The solution which combines robotics and computer vision can automate the parameter data collection process that currently relies on manual assessment of structures for earthquake vulnerability.
Automation in almost every industrial domain has demonstrated its superiority by virtue of being faster, cheaper and in most cases, more accurate too. Researchers from IIITH reveal its application in the building inspection domain.
There’s an oft-repeated saying among earthquake engineers: Earthquakes don’t kill people; buildings do. Hence following the preventive care approach, the National Disaster Management Authority relies on manual surveys that double up as preliminary diagnostic tools of existing buildings to determine their ‘health’. “There’s a standardised checklist known as the Rapid Visual Survey (RVS) document that is used by surveyors to assess potential risk of structures,” explains Prof. Pradeep Ramancharla, former Head of the Earthquake Engineering Research Centre at IIITH. However sampling even 2-3% of the 5-10 lakh buildings in cities is an uphill task and an aerial-based survey for visual inspection of buildings was initially mooted. It has since led to an interdisciplinary series of drone experiments by researchers from the Robotics Research Centre (RRC) and the Centre for Visual Information Technology (CVIT) demonstrating accuracy, speed and scalability of this novel solution. It also resulted in the publishing of a paper titled ‘UAV-based Visual Remote Sensing for Automated Building Inspection’ that was presented at the Computer Vision for Civil and Infrastructure Engineering (CVCIE) Workshop conducted on the sidelines of the prestigious European Conference on Computer Vision (ECCV) 2022.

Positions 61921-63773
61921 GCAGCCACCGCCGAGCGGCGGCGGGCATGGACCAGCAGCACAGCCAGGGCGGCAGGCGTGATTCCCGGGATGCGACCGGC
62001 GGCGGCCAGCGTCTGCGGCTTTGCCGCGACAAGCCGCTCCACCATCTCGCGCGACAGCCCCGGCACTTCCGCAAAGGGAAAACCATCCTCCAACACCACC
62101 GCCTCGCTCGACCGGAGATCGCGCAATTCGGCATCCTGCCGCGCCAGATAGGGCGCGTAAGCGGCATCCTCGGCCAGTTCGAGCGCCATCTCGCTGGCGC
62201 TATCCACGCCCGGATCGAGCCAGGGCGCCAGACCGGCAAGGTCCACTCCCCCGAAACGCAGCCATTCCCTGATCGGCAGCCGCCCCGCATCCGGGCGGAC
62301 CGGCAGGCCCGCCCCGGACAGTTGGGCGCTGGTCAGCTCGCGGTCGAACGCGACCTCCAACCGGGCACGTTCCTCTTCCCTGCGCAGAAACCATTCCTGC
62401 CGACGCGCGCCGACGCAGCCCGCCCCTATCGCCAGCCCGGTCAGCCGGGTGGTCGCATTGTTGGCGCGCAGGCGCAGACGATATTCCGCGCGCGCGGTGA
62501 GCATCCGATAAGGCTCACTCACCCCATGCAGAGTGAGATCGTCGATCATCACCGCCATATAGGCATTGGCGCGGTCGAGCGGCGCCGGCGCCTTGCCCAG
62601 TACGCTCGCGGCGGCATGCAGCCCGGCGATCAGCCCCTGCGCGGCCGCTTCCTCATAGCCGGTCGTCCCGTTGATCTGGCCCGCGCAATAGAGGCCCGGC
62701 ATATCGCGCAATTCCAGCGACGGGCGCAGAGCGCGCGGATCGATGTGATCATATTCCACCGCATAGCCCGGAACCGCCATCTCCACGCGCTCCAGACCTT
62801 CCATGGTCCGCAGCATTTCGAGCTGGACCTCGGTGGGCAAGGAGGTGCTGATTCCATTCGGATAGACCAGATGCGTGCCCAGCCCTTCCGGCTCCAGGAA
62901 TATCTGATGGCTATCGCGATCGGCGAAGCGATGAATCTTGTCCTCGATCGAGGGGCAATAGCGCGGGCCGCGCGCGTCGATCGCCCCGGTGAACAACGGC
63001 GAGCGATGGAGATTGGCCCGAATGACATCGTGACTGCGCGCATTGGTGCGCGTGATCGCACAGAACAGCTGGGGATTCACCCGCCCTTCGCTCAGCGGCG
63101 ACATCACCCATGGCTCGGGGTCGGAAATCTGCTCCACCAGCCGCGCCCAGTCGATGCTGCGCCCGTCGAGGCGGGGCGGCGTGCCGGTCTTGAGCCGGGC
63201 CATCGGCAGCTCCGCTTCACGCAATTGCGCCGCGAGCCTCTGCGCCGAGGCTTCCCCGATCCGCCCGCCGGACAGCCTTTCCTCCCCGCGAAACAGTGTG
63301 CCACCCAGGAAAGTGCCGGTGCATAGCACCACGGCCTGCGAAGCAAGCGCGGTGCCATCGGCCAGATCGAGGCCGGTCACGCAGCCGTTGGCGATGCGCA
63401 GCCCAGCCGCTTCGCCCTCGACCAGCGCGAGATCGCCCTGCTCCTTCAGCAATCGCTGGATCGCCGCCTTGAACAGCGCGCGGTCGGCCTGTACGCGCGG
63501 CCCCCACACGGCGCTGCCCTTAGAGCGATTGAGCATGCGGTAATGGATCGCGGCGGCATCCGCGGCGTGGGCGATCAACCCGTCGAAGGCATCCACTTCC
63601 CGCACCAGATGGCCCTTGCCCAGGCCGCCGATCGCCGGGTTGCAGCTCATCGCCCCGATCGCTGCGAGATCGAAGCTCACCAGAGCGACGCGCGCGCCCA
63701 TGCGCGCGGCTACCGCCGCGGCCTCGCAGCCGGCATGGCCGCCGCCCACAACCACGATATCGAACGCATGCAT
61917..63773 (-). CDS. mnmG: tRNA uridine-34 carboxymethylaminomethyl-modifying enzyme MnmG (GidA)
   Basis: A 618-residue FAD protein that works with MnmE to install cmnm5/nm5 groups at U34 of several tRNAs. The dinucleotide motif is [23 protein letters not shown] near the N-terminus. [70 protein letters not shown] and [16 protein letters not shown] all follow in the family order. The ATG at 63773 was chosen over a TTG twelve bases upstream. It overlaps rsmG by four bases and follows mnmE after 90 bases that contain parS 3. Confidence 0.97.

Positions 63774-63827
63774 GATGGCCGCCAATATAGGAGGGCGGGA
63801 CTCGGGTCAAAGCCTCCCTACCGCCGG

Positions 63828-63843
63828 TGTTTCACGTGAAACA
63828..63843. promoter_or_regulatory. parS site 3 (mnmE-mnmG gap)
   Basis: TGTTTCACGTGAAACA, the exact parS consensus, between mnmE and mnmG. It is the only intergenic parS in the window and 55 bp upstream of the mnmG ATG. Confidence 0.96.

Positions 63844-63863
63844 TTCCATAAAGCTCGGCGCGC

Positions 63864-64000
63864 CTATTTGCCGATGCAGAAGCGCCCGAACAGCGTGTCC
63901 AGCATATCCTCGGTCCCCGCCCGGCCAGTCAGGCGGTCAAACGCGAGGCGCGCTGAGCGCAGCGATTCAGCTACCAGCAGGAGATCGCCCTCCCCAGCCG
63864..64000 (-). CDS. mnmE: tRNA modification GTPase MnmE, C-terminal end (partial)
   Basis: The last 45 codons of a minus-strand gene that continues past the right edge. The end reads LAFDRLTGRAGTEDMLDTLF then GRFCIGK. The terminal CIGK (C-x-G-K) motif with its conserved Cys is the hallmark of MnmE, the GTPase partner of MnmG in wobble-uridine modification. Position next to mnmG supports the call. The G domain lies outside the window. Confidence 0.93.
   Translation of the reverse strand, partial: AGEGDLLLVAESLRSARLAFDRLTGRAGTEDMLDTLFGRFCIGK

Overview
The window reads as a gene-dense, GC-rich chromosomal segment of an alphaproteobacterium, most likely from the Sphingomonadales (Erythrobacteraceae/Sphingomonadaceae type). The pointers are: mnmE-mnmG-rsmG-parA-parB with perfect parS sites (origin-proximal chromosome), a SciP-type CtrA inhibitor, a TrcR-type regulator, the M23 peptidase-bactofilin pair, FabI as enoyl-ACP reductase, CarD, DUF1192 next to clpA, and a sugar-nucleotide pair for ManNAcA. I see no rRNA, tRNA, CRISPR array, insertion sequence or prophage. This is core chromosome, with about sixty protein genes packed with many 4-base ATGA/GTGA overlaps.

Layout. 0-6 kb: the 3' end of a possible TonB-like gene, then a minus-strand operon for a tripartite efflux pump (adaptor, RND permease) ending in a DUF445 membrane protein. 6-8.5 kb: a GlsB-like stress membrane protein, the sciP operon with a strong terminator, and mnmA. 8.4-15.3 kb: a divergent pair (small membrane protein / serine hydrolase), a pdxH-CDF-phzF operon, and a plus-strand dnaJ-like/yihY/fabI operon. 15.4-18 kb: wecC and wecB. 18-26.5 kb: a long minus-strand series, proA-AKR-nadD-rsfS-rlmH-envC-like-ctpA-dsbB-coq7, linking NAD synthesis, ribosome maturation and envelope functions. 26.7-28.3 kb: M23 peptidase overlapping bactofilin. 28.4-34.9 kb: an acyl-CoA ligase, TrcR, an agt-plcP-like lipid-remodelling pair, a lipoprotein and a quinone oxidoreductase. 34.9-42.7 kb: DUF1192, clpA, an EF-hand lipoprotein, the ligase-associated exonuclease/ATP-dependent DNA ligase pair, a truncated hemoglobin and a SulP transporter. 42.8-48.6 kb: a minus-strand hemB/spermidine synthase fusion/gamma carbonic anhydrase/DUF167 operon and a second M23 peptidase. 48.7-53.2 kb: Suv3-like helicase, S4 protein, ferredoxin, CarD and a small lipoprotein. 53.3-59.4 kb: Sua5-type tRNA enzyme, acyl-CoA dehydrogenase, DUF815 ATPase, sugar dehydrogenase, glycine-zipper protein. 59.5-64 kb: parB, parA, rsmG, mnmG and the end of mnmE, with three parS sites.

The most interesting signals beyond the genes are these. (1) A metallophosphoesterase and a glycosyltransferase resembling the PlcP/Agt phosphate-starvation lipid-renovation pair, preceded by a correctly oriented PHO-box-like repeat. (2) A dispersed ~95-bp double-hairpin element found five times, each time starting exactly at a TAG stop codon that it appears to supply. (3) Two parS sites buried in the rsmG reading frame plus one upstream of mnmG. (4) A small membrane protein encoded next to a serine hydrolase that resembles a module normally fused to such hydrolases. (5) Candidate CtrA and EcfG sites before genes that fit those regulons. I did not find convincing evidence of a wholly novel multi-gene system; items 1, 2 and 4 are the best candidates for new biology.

What It Does